The European Union (EU) has rejected draft legislation which would have imposed new restrictions on descriptions and packaging used by the plant-based dairy sector, FoodBev reported on 26 May.

Current European laws already ban the use of dairy terms for non-dairy products, such as ‘soya milk’ or ‘vegan cheese’.

However, Amendment 171 (AM171) would have had further implications for the alternative dairy sector, banning descriptions such as “creamy” or “buttery”, FoodBev wrote.

Images of plant-based foods that could be judged to be ‘evoking’ or ‘imitating’ dairy, would also have been banned, along with packaging formats such as milk cartons or butter blocks and comparisons such as “half the carbon emissions of dairy butter, the report said.

Last year, the European Parliament had voted to reject a ban on plant-based products using names typically associated with meat products, but had voted in favour of a plant-based dairy ban, FoodBev wrote.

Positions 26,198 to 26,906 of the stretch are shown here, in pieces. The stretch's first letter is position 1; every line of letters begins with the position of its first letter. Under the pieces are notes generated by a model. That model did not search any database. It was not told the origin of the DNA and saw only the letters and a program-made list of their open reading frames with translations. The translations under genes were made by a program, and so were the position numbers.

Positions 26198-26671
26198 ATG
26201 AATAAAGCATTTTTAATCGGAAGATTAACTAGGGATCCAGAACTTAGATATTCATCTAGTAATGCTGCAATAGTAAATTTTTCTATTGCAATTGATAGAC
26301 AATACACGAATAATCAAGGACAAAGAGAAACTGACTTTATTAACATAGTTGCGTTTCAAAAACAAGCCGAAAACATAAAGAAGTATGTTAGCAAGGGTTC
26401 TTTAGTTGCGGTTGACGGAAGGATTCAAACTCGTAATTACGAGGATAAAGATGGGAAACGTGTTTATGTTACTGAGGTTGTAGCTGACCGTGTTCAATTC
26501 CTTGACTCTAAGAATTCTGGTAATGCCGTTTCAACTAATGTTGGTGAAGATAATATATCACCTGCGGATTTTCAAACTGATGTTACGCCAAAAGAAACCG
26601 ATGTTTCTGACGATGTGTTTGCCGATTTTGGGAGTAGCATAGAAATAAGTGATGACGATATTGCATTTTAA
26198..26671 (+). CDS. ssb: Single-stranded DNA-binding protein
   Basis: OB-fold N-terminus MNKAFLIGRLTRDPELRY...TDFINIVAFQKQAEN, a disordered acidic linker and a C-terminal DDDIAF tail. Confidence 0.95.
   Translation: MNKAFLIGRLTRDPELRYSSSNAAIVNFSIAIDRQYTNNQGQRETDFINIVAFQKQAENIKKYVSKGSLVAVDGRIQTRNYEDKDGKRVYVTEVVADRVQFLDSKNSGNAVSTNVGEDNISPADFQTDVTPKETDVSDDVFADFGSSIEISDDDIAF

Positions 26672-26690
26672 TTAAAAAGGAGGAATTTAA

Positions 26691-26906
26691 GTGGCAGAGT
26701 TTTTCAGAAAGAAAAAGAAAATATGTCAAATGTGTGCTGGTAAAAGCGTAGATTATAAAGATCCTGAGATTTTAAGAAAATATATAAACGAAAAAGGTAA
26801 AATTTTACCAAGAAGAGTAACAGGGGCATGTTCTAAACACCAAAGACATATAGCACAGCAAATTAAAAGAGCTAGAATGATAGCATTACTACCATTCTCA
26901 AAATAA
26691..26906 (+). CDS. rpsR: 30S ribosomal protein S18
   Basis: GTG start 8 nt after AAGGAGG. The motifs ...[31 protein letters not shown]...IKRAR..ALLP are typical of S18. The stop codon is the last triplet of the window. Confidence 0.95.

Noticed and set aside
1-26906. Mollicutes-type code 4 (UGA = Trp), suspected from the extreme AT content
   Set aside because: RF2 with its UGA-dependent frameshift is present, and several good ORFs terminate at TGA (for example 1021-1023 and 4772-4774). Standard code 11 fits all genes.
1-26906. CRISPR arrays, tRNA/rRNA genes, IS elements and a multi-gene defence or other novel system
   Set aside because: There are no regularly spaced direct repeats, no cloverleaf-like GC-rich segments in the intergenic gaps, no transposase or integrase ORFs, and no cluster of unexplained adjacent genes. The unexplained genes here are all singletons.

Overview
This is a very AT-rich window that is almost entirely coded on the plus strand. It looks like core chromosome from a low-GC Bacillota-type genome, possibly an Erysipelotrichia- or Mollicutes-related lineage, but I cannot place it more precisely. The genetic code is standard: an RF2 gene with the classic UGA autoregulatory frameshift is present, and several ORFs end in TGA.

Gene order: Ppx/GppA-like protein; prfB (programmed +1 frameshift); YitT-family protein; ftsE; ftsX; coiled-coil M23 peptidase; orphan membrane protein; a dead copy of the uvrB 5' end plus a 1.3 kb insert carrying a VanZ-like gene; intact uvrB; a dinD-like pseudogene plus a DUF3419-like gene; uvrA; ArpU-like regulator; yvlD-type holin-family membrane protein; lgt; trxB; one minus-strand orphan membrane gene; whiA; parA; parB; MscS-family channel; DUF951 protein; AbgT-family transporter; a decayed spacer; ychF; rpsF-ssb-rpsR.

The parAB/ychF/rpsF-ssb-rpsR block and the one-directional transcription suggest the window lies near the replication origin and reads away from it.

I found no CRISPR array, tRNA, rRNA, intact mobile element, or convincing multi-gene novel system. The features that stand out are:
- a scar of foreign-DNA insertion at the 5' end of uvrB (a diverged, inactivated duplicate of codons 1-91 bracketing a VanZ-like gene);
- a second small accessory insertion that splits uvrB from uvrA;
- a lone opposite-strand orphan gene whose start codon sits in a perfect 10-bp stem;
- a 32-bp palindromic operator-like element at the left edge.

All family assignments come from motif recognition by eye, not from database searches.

AM171 had now been dropped by the European Parliament, the European Council and the European Commission, FoodBev said.

The amendment had followed objections from NGOs, food companies such as Nestlé, climate change activist Greta Thunberg, and other organisations, the report added.

Meanwhile, the European Dairy Association (EDA) had said that the decision to uphold existing restrictions on the use of terms such as “vegan cheese” in the Common Agricultural Policy would continue to protect dairy industry products, FoodBev wrote.